Taking gifts and selling out | VailDaily.com
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Taking gifts and selling out

Alan Braunholtz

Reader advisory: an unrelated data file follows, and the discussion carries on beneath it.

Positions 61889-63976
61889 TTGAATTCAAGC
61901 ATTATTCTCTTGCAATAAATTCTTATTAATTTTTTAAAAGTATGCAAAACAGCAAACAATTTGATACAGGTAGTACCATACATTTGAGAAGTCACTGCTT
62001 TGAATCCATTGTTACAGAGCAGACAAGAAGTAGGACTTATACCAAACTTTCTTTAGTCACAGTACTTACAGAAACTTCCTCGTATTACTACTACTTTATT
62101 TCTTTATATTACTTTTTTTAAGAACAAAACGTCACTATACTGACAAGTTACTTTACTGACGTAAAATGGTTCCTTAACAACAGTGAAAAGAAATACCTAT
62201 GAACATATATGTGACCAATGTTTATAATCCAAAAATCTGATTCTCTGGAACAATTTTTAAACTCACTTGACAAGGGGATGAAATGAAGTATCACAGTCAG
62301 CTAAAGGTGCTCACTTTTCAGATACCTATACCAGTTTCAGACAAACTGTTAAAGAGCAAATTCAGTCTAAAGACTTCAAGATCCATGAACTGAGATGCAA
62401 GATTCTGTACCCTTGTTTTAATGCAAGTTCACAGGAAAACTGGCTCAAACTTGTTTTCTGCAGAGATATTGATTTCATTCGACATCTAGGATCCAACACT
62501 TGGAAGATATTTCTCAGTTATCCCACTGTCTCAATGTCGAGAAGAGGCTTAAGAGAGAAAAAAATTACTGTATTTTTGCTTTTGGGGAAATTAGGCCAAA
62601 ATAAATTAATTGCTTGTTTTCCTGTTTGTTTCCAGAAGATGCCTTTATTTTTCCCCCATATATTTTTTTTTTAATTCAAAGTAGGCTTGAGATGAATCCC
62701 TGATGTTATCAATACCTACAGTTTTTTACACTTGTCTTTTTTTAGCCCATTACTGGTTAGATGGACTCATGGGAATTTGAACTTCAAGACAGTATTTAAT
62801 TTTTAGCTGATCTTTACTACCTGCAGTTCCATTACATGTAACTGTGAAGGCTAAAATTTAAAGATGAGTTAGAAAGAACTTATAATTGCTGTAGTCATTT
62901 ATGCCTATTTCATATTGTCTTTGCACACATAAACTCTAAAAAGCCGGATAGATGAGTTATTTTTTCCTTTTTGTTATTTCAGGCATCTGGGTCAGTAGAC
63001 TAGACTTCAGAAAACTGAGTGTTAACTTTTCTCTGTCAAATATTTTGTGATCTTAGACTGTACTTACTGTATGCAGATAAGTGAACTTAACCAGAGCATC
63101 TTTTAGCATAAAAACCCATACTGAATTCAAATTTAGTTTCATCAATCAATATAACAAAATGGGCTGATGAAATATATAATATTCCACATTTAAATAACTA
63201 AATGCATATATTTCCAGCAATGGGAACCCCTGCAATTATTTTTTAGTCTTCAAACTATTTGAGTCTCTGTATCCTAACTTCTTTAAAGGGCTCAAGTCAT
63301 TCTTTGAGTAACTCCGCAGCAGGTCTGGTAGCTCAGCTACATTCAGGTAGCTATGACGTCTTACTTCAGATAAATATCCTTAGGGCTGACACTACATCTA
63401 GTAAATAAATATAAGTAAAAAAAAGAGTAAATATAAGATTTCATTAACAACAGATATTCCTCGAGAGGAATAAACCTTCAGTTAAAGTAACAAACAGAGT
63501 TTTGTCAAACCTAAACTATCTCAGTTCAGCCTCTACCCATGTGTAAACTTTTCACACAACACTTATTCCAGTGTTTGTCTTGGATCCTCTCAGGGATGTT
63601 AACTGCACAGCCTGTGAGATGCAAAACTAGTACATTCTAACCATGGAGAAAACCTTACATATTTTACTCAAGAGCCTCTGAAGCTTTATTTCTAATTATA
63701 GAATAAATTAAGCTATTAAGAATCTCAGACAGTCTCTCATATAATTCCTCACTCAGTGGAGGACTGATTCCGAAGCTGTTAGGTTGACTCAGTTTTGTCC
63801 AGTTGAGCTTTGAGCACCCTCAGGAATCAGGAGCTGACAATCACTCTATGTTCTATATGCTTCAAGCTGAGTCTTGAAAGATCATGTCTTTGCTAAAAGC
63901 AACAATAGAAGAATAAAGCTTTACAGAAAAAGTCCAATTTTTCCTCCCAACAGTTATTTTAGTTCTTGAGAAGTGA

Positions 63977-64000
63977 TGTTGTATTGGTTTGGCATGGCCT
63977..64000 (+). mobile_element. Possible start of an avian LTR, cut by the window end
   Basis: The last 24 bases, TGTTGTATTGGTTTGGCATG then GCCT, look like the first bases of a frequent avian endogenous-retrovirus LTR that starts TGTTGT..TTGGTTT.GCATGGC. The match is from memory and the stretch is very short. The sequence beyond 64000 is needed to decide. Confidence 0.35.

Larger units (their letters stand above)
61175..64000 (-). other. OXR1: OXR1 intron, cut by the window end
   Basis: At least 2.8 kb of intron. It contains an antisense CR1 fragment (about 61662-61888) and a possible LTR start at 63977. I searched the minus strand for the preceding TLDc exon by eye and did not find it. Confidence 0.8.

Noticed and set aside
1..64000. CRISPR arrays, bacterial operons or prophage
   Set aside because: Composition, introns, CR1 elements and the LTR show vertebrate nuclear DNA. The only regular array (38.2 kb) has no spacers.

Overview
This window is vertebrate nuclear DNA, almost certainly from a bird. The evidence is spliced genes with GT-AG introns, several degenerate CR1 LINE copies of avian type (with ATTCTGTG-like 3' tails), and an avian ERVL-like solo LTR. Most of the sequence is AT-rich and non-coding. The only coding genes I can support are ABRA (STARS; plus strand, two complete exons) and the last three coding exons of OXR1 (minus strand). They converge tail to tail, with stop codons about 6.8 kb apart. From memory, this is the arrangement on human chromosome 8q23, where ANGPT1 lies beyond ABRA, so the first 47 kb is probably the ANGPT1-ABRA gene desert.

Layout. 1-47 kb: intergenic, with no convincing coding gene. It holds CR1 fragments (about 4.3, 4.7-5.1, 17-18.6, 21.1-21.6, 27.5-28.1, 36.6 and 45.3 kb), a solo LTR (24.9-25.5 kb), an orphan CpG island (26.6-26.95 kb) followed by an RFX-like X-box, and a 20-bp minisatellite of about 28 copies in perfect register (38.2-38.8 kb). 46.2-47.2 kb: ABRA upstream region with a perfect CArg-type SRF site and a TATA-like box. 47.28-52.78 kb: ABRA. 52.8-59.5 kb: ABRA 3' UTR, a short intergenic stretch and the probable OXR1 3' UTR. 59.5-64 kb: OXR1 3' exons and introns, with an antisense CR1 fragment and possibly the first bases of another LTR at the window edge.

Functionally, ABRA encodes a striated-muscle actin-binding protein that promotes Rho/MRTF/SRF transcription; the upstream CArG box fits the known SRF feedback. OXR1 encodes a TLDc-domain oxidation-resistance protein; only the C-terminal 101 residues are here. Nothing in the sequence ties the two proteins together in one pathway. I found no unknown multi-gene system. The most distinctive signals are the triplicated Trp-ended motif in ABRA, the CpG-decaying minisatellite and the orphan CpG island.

A problem of giving to any charity is that your mailbox is quickly filled with junk mail and gifts from many more similar charities. I used to be able to get my mail once a week. But now that’s pushing the limits of the post office box. I’d strongly counsel any charity against selling its mailing list. Pretty soon everyone on that list is overwhelmed and numbed from never-ending requests and horror stories that the whole lot is dumped in the bin as donor fatigue sets in.Christmas is an especially bad time for junk mail. Who knows what to do with all the gifts of address labels, calendars and cards? Why waste money on sending out this unasked for junk mail instead of spending it on the honorable cause that persuaded me to pull out my checkbook in the first place?Some recent papers my wife left lying around on the ethics of pharmaceutical gift-giving explained why. It creates an obligation and works to make us pull out our checkbooks again, at least until we reach the straight-to-the-garbage mindset at the contents of a prematurely crowded post office box.Physicians are sensitive to the effects of gifts on their integrity. They’re very aware that their primary obligation is to their patients and of their position of trust. As a result, there are many social science studies on the effects of gifts on doctors.After congressional hearings on commercial influence on doctors’ behavior, the American Medical Association and the Pharmaceutical Research and Manufacturers Association (PhRMA) agreed in 1991 to voluntary guidelines that limited the extravagant gift giving of the 1980s. Gifts valued over $100 were banned.The industry still spent $12 billion annually on these cheaper gifts. This is a smart industry with scientific marketing practices. They’re not going to give $12 billion away for no reason or return, and they charged it as a business expense rather than charitable giving. It’s an effective way to push their drugs. The government noticed the $12 billion and sponsored studies to see if all gifts create a conflict of interest or even violated legislation against kickbacks in federal programs.In response, PhRMA adopted a new, still voluntary, code limiting gifts under $100 to “occasional use” and to benefit patient care. They created a new category of minimal value gifts: all those pens, rulers, note pads emblazoned with the names of strange drugs that you see in any physician’s office. “Modest” meals are OK if offered with a sales or “educational” pitch.The industry argues that these sales pitches that accompany the gift giving are valuable in helping doctors stay up to speed and good for their patients. If the information was were unbiased and educational, doctors would value it for itself without the need for gifts and meals. Doctors don’t require trinkets to read journals or attend ongoing educational seminars. They do it for themselves and their patients. The gifts and meals’ intent is to curry favor and boost profits by influencing physician behavior.Research shows that the more doctors rely on commercial reps for information, the more likely they are to prescribe drugs inconsistent with their patients’ needs. A sales rep is better at selling drugs than patient care or controlling costs.Numerous reviews correlate the number of doctor-sales rep interactions with a rise in the prescriptions of new, more expensive drugs that offer no new benefit, a decrease in cheaper generic prescriptions, and a rise in irrational prescriptions.No one likes to think they can be corrupted, especially by cheap baubles and free meals. Strangely, the more free gifts and meals you receive, the less likely you are to believe that they could influence your behavior. That’s a dangerous, arrogant belief in one’s incorruptibility. To underestimate the power of any gift, no matter how small, is to lower your defenses and be influenced more easily. A cynical anger to the purveyors of marketing wares masquerading as gifts, knowing they’re corrupting your mind and wasting the world’s resources is a safer attitude. It’s easier to do it to a post office box than an attractive, flirtatious sales rep, though.We’re all susceptible. Anyone who believes they’re special because of their “educated and rational” mind is kidding themselves about human nature. Cultures have always contained networks of obligation. Favors instill feelings of obligation and unconsciously we want to return a favor. “Much obliged” easily replaces “thank you,” and these feelings aren’t closely related to the size of the favor involved. Failure to repay favors is not smiled on by any society. No one wants to be called a moocher or free-loader.Refusing gifts is also troublesome, as then you’re unfriendly and uncooperative. To refuse a gift or worse, try to pay for it, is an insult and a good way to get killed when traveling in some of the more traditional cultures. Much better to offer up your watch, pocketknife, etc., as a gift in return.Gift giving is a way we bind ourselves together. But when friends give gifts, they don’t write them off as marketing expenses.The medical field poses unique problems. The interests of the gift giver can conflict with and undermine the trust of the doctor’s main obligation, his patients.There’s a parallel here to our government and the ongoing political fundraising scandals. Congress’s obligation is to the people who chose them as their representatives. Lobbyists are givers of educational junkets, meals and funds who want to put their clients interests before ours. I’m sure it’s easier to listen to a well-informed industry lobbyist than do your own research. The lobbyist probably won’t even slant the information too much – bad info is no favor, really – but the restaurant, luxury box, golf trip and the fact that they’re usually ex-colleagues and friends will.Politicians should be banned from going into paid lobbying for 10 years after leaving politics. That’s harsh, but it would stop them selling the access and insider knowledge their friendships provide to the highest bidder. Access is power and shouldn’t be for sale.Politicians should struggle at least as much as doctors to maintain their integrity.Alan Braunholtz of Vail writes a weekly column for the Daily. Vail, Colorado